Film Review: Beautiful Boy


Directed by Felix Van Groeningen, Beautiful Boy is a biographical film based off of the memoirs created by father and son David and Nick Sheff; which details the drug addiction Nick has dealt with throughout his life.

The film is a dark reality of how addiction can tear relationships apart as David (Steve Carell) does everything in his power to help Nick (Timothée Chalamet) overcome the addiction which is destroying his life. Through numerous attempts of sobriety throughout the film, Beautiful Boy asks audiences when you would give up on helping someone who can not be saved, and what lengths that person has to go to for you to stop helping all together.

The stand out in this entire film are the performances by Steve Carell and Timothée Chalamet. You wouldn’t be wrong in thinking that the pair are actually father and son in real life, as their relationship feels so organic, and compliment each other so beautifully in all of their scenes.


Beautiful Boy is something completely different for Carrell and he completely shines in a deviation to his normal comedic performances. Carrell is strongest in the scenes where he is able to be more muted with his acting, as the subtleties in his actions really show a father who is torn about when enough is enough in helping his drug-addicted son.

Timothée Chalamet had a lot of high expectations to live up to in Beautiful Boy , as this is his first film role since  Call Me By Your Name , wherein his powerful lead performance as Elio earned him a nomination for Best Actor at this year's Academy Awards. His performance does not disappoint; Chalamet offers a stunning performance of Nick Sheff. He does an amazing job at manipulating the audiences to empathise with Nick, and leaves you constantly rooting for Nick to succeed even if his character is destroying the lives of the people around him.  

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Something this film does an amazing job at is setting up drug addiction in itself. So many times you hear people questioning why drug addicts keep falling back to their old bad habits and how they fail to get clean. The film does a massive service to those suffering from drug addiction by explaining the mechanics of addiction itself, and how once your body becomes addicted how truly difficult it is to then step away from addiction. As a member of the audience, you can see how hard Nick tries to overcome his addiction, but due to how his body works, he continuously falls back into his bad habits.  Making this so evident, means that even as an audience we are continuously supportive of Nick, even though we know the likelihood of how his sobriety is going to end up.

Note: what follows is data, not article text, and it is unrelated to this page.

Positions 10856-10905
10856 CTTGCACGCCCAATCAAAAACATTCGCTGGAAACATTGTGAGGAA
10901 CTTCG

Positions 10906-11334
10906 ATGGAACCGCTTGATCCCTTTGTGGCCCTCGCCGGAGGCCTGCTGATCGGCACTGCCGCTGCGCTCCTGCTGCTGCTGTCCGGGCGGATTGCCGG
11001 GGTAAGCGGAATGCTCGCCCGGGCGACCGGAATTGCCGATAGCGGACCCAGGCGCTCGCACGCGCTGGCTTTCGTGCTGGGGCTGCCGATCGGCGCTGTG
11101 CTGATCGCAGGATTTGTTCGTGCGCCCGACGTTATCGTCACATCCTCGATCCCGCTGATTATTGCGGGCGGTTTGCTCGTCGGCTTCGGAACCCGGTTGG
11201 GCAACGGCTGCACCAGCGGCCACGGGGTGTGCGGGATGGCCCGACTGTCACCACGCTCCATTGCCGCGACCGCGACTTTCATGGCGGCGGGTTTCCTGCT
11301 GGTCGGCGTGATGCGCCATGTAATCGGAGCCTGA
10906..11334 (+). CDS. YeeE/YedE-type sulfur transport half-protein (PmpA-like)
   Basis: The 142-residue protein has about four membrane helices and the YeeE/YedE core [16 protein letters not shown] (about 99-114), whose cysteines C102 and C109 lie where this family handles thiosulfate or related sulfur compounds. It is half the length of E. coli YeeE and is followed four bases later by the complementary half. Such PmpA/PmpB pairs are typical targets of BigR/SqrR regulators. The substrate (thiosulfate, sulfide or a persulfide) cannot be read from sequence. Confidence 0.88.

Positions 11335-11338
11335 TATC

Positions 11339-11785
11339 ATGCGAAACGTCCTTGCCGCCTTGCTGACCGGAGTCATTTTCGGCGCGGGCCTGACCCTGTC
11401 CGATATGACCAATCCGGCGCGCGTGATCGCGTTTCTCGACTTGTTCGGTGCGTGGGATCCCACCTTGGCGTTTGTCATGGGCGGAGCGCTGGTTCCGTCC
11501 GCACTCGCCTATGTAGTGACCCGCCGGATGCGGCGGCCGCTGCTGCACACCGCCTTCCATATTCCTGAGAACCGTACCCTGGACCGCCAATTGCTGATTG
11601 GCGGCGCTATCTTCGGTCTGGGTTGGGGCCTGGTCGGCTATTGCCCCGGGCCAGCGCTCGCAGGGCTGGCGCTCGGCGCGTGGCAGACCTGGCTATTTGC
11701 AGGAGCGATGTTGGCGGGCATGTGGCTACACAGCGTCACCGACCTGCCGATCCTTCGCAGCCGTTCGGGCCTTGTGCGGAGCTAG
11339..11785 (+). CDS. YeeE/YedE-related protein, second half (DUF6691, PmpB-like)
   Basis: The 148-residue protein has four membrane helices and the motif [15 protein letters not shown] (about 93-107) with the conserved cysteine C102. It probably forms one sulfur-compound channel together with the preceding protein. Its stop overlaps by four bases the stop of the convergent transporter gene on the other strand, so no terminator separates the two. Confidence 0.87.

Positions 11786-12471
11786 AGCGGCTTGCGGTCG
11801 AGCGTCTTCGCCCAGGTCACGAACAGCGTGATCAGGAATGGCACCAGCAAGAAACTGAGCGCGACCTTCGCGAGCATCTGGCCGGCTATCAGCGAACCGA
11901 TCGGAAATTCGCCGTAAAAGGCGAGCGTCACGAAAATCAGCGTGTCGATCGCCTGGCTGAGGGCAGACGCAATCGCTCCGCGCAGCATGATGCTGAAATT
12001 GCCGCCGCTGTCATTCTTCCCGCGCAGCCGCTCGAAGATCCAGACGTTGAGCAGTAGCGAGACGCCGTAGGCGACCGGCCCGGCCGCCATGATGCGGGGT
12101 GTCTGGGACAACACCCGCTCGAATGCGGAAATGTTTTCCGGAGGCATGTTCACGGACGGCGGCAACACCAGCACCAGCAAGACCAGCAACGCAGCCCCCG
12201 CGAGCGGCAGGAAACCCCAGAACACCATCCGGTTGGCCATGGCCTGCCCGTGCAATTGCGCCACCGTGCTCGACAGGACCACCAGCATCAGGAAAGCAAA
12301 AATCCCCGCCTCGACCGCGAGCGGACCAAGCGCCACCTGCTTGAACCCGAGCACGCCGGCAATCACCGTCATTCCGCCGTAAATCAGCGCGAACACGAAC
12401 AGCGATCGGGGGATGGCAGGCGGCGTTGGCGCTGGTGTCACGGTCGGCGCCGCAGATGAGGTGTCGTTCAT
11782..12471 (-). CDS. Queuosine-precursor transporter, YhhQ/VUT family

However, after a certain point in the film you do begin to predict what is going to happen. Nick is going to get sober, relapse, and then be helped by David in a new attempt at sobriety. The repetitive nature of the story could’ve been changed up a little bit had Groneningen chosen to include different parts of the original source material to include. It would’ve been really interesting as an audience to see how dark Nick really gets within his addiction as detailed in the the book. The storyline just needed a little bit of tweaking to keep the audience completely engrossed for its entirety.


Although the film is clearly about the relationship between father and son, it does itself a disservice by not establishing the female characters more within the film. It’s so unfortunate that the 2 main women in the film, Nick's mother and stepmother (played respectively by Amy Ryan and Maura Tierney) are shown as just there to support the men, instead of being free-standing characters in their own right.

The relationship between Nick and his mother Vicki (Amy Ryan) is clearly troubled and tumultuous and it would’ve been so interesting to have dived deeper into how that relationship impacted Nick and his drug addiction. Beautiful Boy dances on the edge of completely failing the women in this film altogether as there are glimpses of how strong Nick's mother and stepmother can be, and it’s a shame it was just pushed to the back of the story.

This film had all the ingredients to become something phenomenal. It’s a great piece of cinema, but it falls flat in keeping the audience engaged for the entirety of its 2-hour run time. Beautiful Boy would’ve greatly benefited from being more selective about the details it includes. However, I will in no way be surprised to see Steve Carell and Timothée Chalamet nominated in the coming award season because their striking performances alone are enough reason to see this film!

Beautiful Boy is in Australian cinemas October 25th

Jess Irvine